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Catching Fire: How Cooking Made Us Human by…
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Catching Fire: How Cooking Made Us Human (2009)

by Richard Wrangham

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As I live in an area that is perhaps the world capital of raw food veganism, the contrarian in me just had to read How Cooking Made Us Human. [disclaimer: I'm naturally a quasi-vegetarian, although I eat plenty of fish, eggs & poultry] Wrangham's thesis is a fairly simple one: it's not "man" the hunter but rather "man" the fire-tender and cook who best explains the change from australopithecine (habiline)to human (homo erectus). As cooking increases the amount of energy our bodies obtain from food, less energy has to be expended in chewing and digesting raw foods, which allows us to have smaller intestines than our ancestors the great apes and frees up energy for our larger brains. ("Cooked food is better than raw food because life is mostly concerned with energy. So from an evolutionary perspective, if cooking causes a loss of vitamins or creates a few long-term toxic compounds, the effect is relatively unimportant compared to the impact of more calories.") Wrangham posits a secondary claim that is both intriguing and more debatable. He proposes cooking as the technical invention that "made possible one of the most distinctive features of human society: the modern form of the sexual division of labor." He goes on to say that while men have historically engaged in cooking when alone or for ceremonial purposes, domestic cooking has been an almost exclusively female activity. And it is to the dominant male's need to secure his source of cooked food and the physically "smaller and weaker" female's need for a "food guard" that we can attribute the advent of patriarchy. Thus, in the author's view, the advent of patriarchy dates not from the invention of agriculture roughly 10,000 years ago, but rather much earlier, at the very beginnings of our species. I find this argument a bit reductive as it fails to explain how human females came to be "smaller and weaker" in the first place. If sexual selection prompts humans of both sexes to choose the most evolutionarily fit and healthy members of the opposite sex for reproduction and if size and strength are accurate indicators of such fitness and health, then it would make sense that females would choose larger and stronger males as mates and that over time, size differences between the sexes would increase. However, wouldn't males also choose larger and stronger females as more reproductively fit with the result of equalizing size and strength between the genders? That said, I can't help finding some amusement in the author's statement that "females feed males to reward them for behaving well." How Cooking Made Us Human presents a strong argument for cooked food as THE cultural innovation that resulted in humans, while leaving some questions unanswered regarding the advent of patriarchy with its division of labor and attribution of social power and status according to gender.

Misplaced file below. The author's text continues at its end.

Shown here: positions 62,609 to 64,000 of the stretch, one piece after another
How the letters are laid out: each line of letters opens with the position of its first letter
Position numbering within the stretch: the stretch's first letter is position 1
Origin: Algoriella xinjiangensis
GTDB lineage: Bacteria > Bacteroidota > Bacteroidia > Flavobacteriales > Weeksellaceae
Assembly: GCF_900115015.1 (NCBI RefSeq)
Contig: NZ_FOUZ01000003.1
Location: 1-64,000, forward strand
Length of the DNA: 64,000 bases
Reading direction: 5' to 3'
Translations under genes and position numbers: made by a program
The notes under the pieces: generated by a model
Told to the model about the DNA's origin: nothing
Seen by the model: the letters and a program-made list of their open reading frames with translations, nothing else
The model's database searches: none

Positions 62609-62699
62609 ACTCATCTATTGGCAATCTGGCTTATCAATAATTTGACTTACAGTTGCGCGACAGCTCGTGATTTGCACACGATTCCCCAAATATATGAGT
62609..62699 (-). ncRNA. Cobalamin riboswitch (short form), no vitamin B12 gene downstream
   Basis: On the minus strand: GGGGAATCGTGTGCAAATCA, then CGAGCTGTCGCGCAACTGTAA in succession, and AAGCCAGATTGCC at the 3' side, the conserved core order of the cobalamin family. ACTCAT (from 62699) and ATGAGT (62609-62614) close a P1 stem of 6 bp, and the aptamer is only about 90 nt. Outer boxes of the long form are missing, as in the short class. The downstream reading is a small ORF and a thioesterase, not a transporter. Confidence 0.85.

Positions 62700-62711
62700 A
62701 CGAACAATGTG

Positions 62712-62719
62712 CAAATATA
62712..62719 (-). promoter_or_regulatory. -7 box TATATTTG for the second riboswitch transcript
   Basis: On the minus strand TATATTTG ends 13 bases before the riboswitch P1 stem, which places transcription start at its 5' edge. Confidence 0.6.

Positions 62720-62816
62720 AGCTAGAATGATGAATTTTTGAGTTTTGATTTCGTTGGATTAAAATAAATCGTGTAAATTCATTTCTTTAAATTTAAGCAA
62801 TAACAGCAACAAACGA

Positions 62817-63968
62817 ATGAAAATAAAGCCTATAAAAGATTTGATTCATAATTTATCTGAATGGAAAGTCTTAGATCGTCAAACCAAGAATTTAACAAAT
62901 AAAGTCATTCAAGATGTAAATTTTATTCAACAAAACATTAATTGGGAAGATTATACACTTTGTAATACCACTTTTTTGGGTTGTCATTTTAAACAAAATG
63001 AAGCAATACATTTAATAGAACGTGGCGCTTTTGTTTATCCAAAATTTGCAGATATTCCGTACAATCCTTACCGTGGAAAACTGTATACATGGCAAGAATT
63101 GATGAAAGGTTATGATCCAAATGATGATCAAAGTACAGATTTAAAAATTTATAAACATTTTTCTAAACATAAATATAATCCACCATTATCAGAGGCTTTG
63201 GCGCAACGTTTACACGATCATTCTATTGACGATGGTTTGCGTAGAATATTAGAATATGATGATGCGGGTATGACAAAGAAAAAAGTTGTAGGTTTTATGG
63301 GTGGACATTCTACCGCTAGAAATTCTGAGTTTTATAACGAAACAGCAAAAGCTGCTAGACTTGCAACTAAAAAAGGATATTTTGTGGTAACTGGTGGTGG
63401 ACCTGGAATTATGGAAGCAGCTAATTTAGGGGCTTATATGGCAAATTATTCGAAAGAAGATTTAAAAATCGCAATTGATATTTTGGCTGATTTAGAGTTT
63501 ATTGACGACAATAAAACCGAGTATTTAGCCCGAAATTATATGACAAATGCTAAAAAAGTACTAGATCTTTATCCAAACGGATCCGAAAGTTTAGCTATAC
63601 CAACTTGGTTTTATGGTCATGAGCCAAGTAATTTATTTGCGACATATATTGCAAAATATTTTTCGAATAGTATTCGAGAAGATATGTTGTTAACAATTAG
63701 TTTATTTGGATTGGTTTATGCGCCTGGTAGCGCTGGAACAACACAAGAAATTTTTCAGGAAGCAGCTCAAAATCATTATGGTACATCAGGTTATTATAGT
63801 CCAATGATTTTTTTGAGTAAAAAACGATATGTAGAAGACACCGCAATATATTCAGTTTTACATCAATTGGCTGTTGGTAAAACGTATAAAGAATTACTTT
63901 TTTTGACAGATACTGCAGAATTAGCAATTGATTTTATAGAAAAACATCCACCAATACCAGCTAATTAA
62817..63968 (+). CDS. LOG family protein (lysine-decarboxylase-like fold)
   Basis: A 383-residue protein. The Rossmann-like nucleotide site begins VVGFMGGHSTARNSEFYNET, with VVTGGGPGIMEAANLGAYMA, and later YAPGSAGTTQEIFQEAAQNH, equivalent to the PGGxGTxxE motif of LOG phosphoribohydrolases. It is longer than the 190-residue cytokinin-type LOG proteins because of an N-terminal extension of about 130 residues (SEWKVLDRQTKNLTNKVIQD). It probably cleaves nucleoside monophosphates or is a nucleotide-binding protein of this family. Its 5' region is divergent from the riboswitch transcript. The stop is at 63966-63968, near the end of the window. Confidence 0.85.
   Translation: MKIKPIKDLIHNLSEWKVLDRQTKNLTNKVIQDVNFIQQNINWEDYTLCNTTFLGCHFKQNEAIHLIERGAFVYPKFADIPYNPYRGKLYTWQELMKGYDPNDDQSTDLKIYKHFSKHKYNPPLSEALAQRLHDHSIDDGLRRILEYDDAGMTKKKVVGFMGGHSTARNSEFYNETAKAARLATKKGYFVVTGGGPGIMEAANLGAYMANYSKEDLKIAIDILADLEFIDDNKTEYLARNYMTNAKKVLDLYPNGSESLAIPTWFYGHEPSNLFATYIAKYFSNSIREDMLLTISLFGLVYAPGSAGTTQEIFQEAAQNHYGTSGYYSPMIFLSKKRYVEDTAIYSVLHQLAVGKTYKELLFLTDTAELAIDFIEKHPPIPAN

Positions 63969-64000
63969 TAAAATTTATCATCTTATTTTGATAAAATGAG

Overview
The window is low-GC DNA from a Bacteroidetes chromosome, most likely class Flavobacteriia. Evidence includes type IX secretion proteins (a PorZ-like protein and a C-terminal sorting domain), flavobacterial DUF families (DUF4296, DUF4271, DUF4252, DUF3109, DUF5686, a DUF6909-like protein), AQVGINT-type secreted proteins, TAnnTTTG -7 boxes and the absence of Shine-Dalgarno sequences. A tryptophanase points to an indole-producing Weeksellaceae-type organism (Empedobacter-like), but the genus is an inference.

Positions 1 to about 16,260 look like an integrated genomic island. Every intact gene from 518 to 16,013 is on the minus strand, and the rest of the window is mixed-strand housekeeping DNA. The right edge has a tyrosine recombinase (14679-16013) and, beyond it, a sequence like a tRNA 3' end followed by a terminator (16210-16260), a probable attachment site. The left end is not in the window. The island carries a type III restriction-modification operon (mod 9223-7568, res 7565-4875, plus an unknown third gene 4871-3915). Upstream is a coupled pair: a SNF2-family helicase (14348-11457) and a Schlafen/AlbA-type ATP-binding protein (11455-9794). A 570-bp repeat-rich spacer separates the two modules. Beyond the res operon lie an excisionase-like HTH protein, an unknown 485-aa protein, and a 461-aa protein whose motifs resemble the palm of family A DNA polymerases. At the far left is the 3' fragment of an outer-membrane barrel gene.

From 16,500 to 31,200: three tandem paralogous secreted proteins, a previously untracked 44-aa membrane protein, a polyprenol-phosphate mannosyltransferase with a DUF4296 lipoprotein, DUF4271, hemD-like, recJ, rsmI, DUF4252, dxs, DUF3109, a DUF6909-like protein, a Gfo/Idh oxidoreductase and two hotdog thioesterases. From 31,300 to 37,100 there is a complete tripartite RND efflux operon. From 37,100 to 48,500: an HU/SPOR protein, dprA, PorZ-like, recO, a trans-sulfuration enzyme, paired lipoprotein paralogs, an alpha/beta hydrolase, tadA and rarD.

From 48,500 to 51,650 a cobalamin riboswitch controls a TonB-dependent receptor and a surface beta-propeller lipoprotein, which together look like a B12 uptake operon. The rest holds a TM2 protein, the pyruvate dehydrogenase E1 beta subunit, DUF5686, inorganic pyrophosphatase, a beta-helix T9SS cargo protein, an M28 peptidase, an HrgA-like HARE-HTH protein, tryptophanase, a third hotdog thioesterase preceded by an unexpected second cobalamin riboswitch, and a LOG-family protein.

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  Paulagraph | May 25, 2014 |
Ever since Darwin and The Descent of Man, the existence of humans has been attributed to our intelligence and adaptability. But in Catching Fire, renowned primatologist Richard Wrangham presents a startling alternative: our evolutionary success is the result of cooking. In a groundbreaking theory of our origins, Wrangham shows that the shift from raw to cooked foods was the key factor in human evolution. When our ancestors adapted to using fire, humanity began. Once our hominid ancestors began cooking their food, the human digestive tract shrank and the brain grew. Time once spent chewing tough raw food could be sued instead to hunt and to tend camp. Cooking became the basis for pair bonding and marriage, created the household, and even led to a sexual division of labor. Tracing the contemporary implications of our ancestors’ diets, Catching Fire sheds new light on how we came to be the social, intelligent, and sexual species we are today. A pathbreaking new theory of human evolution, Catching Fire will provoke controversy and fascinate anyone interested in our ancient origins—or in our modern eating habits. ( )
  MarkBeronte | Mar 4, 2014 |
By the halfway point, I was thinking, "okay! I'm convinced! Enough!" ( )
  Turrean | Feb 15, 2014 |